-0.4

-4.9

-6.4

-6.2

-7.2

-12.4

-10.5

-11.9

-11.6

-11.8

-7.4

-2

Fennville

-1.9

-6.6

-7.3

-5.8

-6.1

-9.1

-10.8

-9.3

-8.1

-5.6

-4

-2

Grand Junction

-4.5

-11.5

-15.6

-12.2

-9.7

-12.3

-14.9

-15.7

-12.2

-5.6

-4.1

-0.1

Hartford

-1

-6.3

-6.4

-7.2

-8.1

-9

-9.2

-9.6

-7.7

-7

-5.1

-1.5

Keeler

-1.3

-3.1

-4.4

-6.5

-6

-7.5

-7.6

-8.2

-8.1

-8.6

-6.8

-3

Lawrence/ Teapot Dome

-14

-21.1

-23

-16.9

-12.3

-18.7

-24.3

-22.8

-10.8

-8.6

-6.5

-2

Lawton

-7.1

-9.5

-12.2

-9.8

-6.8

-8.5

-9.2

-8.3

-9.2

-9.2

-7.4

-3.8

Scottdale

3.8

0.4

-0.1

-0.3

-3.1

-5.2

-3.8

-5.8

-10

-9.4

-6.4

-2.1

South Haven

1.5

0.2

-0.7

-1.9

-2.9

-4.9

-5.8

-4.8

-4.4

-4.4

-3.2

0.2

On the morning of Feb. 20, the coldest temperatures were between 4 and 6 a.m. Generally, sites closer to Lake Michigan, such as South Haven and Scottdale, were warmer. Higher sites, such as Cassopolis, Keeler and Lawton, were warmer also. Several cold sites stand out. The Enviro-weather station at Teapot Dome between Paw Paw and Lawrence is very cold at about -24 F. Another cold site is Grand Junction at -15 F. Other colder sites with lows around -10 F include Bainbridge, Berrien Springs, Dowagiac, Fennville and Hartford. Below is a table of the southwestern Michigan Enviro-weather sites listed from south to north and a short description of the local topography.

Elevation and distance from Lake Michigan for selected MSU Enviro-weather stations in southwest Michigan.

Name

Height (ft.)

Height above Lake (ft.)

Latitude

Longitude

Topography

Miles to Lake

Lake Michigan

577

0

 

 

 

 

Berrien Springs

748

171

41.935

-86.380

Flat

12

Cassopolis

951

374

41.953

-85.990

Flat

25

Scottdale

679

102

42.024

-86.430

Hillside

6

Dowagiac

791

213

42.025

-86.171

Flat

18

Benton Harbor (SWMREC)

722

144

42.084

-86.357

Hilltop

7

Bainbridge

738

161

42.127

-86.268

Local basin

9

Lawton

823

246

42.161

-85.832

Hillside, edge

25

Keeler

804

226

42.177

-86.180

Hilltop

11

Teapot Dome

781

203

42.214

-85.960

Flat

19

Hartford

741

164

42.230

-86.156

Valley

10

South Haven

620

43

42.358

-86.289

Flat

1

Grand Junction

686

108

42.402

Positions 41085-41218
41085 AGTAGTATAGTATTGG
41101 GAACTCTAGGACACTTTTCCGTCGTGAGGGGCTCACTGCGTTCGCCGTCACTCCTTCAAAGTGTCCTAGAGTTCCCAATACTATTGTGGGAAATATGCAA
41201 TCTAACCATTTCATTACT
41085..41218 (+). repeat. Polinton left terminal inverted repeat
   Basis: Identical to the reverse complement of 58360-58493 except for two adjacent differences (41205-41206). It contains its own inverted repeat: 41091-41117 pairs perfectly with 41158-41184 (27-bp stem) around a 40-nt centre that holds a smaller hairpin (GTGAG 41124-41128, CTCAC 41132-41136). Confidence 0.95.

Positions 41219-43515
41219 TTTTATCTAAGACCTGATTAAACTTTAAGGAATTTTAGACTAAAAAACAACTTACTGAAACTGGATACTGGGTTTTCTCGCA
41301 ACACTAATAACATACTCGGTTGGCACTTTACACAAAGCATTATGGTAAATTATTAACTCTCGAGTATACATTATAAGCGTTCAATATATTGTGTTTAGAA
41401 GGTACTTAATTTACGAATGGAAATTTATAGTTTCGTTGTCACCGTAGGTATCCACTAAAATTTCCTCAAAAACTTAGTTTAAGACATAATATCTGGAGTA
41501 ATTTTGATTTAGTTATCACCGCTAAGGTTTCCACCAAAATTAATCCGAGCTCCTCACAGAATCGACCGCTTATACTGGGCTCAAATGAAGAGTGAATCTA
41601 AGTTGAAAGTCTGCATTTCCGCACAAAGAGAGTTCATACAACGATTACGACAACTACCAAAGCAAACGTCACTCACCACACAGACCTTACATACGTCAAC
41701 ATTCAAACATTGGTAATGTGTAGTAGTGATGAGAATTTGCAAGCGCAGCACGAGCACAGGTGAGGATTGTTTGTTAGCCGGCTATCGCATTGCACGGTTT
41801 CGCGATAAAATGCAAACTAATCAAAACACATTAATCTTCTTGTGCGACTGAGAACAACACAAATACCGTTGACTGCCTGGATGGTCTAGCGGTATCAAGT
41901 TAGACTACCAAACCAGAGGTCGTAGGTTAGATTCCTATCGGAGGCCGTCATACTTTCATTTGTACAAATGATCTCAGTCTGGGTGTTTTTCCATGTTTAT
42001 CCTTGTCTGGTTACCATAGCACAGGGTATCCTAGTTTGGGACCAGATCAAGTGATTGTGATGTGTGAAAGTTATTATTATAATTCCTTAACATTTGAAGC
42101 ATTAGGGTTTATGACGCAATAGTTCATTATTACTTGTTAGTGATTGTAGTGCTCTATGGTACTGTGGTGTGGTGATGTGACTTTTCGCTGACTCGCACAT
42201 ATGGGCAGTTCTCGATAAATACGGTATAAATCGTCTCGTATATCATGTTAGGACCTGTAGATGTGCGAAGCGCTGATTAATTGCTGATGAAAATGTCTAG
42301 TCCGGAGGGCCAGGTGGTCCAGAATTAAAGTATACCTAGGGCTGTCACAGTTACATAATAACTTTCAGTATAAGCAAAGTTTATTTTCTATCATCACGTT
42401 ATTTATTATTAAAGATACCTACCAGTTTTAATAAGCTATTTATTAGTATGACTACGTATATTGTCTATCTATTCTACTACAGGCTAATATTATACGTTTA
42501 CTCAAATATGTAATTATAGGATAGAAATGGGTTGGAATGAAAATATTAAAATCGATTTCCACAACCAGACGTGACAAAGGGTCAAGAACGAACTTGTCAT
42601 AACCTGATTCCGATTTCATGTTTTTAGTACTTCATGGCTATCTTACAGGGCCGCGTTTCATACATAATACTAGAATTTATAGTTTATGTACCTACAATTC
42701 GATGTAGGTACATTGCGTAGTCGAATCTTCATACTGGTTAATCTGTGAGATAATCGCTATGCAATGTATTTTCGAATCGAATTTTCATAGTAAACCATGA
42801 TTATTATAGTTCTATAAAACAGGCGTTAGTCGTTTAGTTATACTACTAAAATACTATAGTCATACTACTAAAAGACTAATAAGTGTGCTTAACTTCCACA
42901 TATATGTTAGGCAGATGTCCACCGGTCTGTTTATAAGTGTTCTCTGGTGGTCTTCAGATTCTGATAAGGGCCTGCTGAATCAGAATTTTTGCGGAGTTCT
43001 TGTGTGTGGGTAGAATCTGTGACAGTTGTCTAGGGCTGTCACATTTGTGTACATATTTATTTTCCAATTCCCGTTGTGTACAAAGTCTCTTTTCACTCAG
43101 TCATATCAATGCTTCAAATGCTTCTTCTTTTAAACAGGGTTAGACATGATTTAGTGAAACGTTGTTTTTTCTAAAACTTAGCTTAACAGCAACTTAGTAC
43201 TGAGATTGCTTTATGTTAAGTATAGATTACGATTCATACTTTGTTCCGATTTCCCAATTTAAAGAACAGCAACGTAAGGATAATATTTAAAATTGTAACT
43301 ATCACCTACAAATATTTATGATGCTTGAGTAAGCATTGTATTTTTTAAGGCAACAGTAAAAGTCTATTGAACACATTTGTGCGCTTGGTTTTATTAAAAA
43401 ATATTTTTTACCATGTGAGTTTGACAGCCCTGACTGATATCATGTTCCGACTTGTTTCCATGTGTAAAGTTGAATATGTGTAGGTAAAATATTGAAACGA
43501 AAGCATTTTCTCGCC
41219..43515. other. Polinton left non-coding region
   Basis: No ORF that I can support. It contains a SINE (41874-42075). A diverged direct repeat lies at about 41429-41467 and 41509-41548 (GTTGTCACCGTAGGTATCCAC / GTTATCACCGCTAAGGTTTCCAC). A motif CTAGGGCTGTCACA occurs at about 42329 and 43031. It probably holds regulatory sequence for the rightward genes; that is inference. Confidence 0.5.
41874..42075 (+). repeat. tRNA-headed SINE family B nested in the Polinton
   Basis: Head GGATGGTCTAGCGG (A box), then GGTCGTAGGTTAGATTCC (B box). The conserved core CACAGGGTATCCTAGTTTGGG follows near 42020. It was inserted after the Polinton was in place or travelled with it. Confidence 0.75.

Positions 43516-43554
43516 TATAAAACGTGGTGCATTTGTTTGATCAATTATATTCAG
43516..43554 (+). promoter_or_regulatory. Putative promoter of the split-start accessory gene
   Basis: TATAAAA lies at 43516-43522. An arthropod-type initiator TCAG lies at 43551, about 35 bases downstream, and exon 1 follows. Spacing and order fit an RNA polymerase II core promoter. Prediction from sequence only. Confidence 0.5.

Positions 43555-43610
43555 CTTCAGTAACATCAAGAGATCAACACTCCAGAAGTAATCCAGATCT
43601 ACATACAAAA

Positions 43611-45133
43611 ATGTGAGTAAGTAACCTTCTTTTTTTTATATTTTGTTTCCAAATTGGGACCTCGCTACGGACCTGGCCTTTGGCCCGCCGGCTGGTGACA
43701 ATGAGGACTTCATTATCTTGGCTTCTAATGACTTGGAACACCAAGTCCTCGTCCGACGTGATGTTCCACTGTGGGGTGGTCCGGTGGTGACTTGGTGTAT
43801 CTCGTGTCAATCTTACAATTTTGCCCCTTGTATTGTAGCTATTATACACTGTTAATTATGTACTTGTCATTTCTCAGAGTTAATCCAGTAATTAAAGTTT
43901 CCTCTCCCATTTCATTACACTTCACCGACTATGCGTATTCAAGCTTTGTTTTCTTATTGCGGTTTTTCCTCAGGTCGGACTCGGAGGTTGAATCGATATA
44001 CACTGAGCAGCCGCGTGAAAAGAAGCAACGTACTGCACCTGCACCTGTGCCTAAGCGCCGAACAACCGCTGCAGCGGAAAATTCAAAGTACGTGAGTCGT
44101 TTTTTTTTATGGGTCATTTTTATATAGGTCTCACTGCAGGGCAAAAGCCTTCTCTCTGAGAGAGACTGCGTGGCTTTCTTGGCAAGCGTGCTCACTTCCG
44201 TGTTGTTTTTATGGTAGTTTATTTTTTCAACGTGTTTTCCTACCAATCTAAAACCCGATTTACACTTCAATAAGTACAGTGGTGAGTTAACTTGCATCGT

-86.073

Flat, Irrigated

9

Fennville (TNRC)

702

125

42.595

-86.156

Rolling hills

3

It is even easier to imagine the different sites if you look at a graphic of where the different Enviro-weather stations are located (see graphic below). Keeler and SWMREC are on hilltops indicated by the number 1. Teapot Dome, Hartford and Grand Junction are located in broad valleys similar to 2. People sometimes ask why we don’t just have all the weather stations at the tops of the hills. I like having weather stations at both the warmest and coldest sites so I have a good Idea of the range in temperatures. If the temperatures are similar across all sites, I know it was cloudy or breezy in the morning. People often ask me if the Teapot Dome station sits in a hole. It doesn’t; you can see by the graph it is almost the same height as Dowagiac.

Many of the higher elevations in southwest Michigan are broad, flat or rolling along the surface with a steep drop off near the edges. Sites that are located in the interior of these regions are similar to 3. Then there are locations which may be a little above or a little below the general topography and may be located in or above the local air drainage systems, which would be locations similar to location 4.

Enviroweather station locations
General locations of different MSU Enviro-weather stations in southwest Michigan.

Seeing how these different sites behave in a freeze tells me a lot about its severity. I often look at pairs of stations that are close together but in different topographic settings. I compare Lawton and Teapot Dome to get an idea of the conditions in eastern Van Buren County. Keeler and Hartford do the same for western Van Buren County. This pair also gives me an idea of northern Berrien County. I also compare SWMREC and Bainbridge for northern Berrien County. These four sites give me a good idea of what is happening in an important fruit growing region.